When the senior publicist quit eight weeks ago to move to California with his boyfriend, Georgia was given his job on an interim basis. But so far the general manager (Employee Number Two) had been too busy trading players before the deadline to shop around for a more seasoned PR replacement.

At twenty-four years old, she was (at least temporarily) the senior publicist of an NHL franchise.

Pinch me, she thought as her heels clicked importantly on the shellacked floors. From the lobby, a girl could follow the left-hand passageway toward the athletic facility and the brand-new practice rink that Kattenberger had built. But Georgia went the other way, toward the office wing on the right. The double doors in her path were made from wavy old bottle glass, and she loved the way they gave the hallway beyond an underwater sheen until she pushed open the door.

The first sound she heard on the other side of the door was her father’s voice. And he was yelling.

Uh-oh.

Later, when she reran the events of the day in her mind, she’d remember this as the moment when the wheels came off. And it wasn’t even nine o’clock yet.

“Why am I even here?” her father hollered. “You said I’d have veto power over your trades. But I’m in the building ten fucking minutes when I find out that you took a player I don’t want.”

“Actually,” another voice began. Georgia knew that voice, too. It belonged to Nate, the thirty-two-year-old owner of the team. The self-made billionaire had built a browser search engine in his dorm room eleven years ago which was now active on eight hundred million mobile devices.

Nate started a great many of his sentences with the word “actually.”

“Actually,” he said again, “we grabbed this player one day before you stepped into the building. Totally our prerogative. Read your contract.”

“I shouldn’t have to read my fucking contract!” her dad hollered. “I put my whole career on the line to lead a team that everyone thinks will fail. You said, Trust me, Karl. I need you, Karl. And then you pull this crap?”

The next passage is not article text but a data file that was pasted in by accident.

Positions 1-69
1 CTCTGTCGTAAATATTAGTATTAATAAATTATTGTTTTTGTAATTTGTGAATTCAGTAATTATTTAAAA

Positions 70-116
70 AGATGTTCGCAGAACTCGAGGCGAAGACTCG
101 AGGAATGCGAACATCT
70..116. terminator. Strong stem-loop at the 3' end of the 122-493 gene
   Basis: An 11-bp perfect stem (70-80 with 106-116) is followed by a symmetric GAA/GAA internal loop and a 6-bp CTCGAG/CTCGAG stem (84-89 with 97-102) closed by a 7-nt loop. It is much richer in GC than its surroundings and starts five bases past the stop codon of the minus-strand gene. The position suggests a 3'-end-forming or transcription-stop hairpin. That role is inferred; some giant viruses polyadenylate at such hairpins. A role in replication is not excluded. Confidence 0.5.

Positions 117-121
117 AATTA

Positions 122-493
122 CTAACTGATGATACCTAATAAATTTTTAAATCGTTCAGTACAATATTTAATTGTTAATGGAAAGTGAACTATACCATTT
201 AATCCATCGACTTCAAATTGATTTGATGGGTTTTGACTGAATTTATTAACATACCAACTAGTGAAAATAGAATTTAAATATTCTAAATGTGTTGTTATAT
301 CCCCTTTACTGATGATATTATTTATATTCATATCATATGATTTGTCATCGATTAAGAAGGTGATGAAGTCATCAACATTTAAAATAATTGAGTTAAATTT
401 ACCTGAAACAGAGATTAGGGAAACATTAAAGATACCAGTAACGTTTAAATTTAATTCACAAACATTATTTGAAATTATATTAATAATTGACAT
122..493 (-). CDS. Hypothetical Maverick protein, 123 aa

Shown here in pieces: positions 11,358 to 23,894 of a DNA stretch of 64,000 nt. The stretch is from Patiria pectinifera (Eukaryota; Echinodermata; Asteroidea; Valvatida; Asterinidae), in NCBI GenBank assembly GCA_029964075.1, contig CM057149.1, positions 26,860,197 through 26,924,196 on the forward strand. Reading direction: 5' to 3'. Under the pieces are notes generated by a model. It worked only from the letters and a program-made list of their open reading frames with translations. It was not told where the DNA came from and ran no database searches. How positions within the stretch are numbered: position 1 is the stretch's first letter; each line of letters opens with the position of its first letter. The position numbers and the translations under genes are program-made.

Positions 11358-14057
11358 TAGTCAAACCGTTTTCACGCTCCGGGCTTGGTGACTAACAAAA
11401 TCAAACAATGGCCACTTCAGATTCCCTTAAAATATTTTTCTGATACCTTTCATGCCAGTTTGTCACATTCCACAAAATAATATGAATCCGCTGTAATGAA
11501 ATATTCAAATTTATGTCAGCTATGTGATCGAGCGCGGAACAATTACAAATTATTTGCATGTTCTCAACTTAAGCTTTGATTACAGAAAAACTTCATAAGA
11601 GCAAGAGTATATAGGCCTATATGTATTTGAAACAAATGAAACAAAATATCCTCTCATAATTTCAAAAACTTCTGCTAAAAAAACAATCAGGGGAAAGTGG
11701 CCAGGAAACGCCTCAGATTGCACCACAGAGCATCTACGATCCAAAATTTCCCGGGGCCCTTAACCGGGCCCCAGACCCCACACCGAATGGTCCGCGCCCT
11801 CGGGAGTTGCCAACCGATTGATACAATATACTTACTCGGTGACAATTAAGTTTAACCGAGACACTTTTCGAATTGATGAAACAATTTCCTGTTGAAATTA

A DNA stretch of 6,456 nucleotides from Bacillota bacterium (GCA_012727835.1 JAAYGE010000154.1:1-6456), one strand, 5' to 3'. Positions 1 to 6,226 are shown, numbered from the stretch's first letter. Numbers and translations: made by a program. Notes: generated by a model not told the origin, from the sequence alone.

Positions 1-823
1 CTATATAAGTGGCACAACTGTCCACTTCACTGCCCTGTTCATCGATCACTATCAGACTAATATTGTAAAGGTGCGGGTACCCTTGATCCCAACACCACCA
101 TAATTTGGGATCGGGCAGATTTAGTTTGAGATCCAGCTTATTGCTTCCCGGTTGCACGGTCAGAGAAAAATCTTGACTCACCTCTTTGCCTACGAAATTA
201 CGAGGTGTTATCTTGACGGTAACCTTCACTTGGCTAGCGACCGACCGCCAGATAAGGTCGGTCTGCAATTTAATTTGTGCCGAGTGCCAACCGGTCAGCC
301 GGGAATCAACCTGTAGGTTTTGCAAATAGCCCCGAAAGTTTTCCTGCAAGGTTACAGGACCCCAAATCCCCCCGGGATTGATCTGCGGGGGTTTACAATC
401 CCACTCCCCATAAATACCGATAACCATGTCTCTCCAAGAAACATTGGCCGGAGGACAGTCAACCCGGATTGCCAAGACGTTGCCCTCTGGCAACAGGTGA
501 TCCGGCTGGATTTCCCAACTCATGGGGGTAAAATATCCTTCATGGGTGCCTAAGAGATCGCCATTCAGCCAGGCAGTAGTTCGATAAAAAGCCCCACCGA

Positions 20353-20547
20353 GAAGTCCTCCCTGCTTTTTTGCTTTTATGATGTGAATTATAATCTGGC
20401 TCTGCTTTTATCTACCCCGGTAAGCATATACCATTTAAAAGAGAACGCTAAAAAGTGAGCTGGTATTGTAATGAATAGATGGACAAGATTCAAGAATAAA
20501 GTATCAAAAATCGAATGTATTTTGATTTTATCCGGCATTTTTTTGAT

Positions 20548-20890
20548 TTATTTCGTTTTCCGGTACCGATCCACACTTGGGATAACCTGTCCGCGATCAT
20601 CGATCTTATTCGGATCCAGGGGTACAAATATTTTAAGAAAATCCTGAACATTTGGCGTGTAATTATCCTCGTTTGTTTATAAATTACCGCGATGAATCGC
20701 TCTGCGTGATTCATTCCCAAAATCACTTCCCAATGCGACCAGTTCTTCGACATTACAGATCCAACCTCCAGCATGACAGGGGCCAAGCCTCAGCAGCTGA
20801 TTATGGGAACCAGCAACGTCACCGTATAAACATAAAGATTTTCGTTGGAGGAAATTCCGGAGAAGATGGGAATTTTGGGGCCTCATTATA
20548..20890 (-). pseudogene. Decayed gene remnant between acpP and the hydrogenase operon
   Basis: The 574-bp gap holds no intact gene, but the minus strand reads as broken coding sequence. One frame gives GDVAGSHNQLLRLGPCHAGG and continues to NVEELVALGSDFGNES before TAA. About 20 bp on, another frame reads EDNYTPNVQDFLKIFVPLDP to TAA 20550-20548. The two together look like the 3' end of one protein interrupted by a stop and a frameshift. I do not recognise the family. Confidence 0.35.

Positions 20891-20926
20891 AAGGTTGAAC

“Legally . . .”

“‘Legally’ is for pussies. That’s some underhanded shit you just pulled, and a real man admits that.”

Oh Jesus no. She began skating in her heels toward Mr. Kattenberger’s office, hoping to end this conversation. Calling the owner’s manhood into question was not a good strategy. The boss was a little touchy about that.

Okay, a lot touchy.

When she rounded the corner into the outer office, her heart dove. She counted two or three bodies as she passed by them in a blur. If any of them were reporters, they’d just overheard every ugly word of the argument in Nate Kattenberger’s office. If any of them recorded this dustup, her week had just gotten twice as long.

She ripped open the door to Nate’s office and slid inside. “Gentlemen,” she said quietly. As she feared, the two men were staring each other down, shoulders squared as if for battle. They were an interestingly mismatched pair—Nate with his steely eyes and his five thousand dollar suit on a lean frame, versus her square-jawed jock of a dad with his military haircut and I-eat-men-like-you-for-breakfast snarl.

“Princess!” her father barked. “I didn’t know you worked for a weasel.”

“Coach,” she warned. She’d decided ahead of time that she would call him Coach at work. Because calling her own father by his first name was just weird. And calling someone “dad” at the office was not good for a girl’s image. “Listen to me,” she begged. “We are expecting thirty or forty reporters in this building today. And there are people out there listening to you two chew each other up. That’s not what we want in the sports section tomorrow. So you can have this argument using your inside voices.”

“He just . . .” Nate began.

Georgia held up a hand. “Your publicist says to tone it down right now, or I’m sending both of you to the penalty box.”

They stared each other down while she held her breath. Her father folded his meaty arms in front of his chest. “We’re not finished with this conversation,” he hissed. “If that kid’s contract is unsigned, I’m tearing it up.”

“Too late!” Nate said cheerily as her father’s lip curled. “They sent us a scan of the signed file last night. Georgia, please add our newest player to your press release. We’ll have two additions to the Bruisers to announce today.” He reached across his desk and handed her a file folder.

“Yes, captain.” The boss had a thing for Star Trek, too.

Her father gave her a look. But what else could she say? Georgia and the big boss had a great relationship, and that was because she’d figured out early on that Nate had no idea how to be a team player. When you make your first billion while other college kids are playing beer pong, it’s the social skills that suffer.

And she’d warned her father that Nate was egotistical. You have to handle Nate. And shouting at him always failed. So she gave her father a look right back. We talked about this, she telegraphed.

He’s such an asshole, his sneer replied.

And it was probably true. But when she looked at Nate she saw a kid who’d been shoved into lockers during high school. And now he wanted the last laugh, taking every opportunity to throw his (nerdy) weight around. He’d bought a hockey team, and he was going to make the jocks do his bidding, at least until the day he realized that vindication wasn’t everything in life.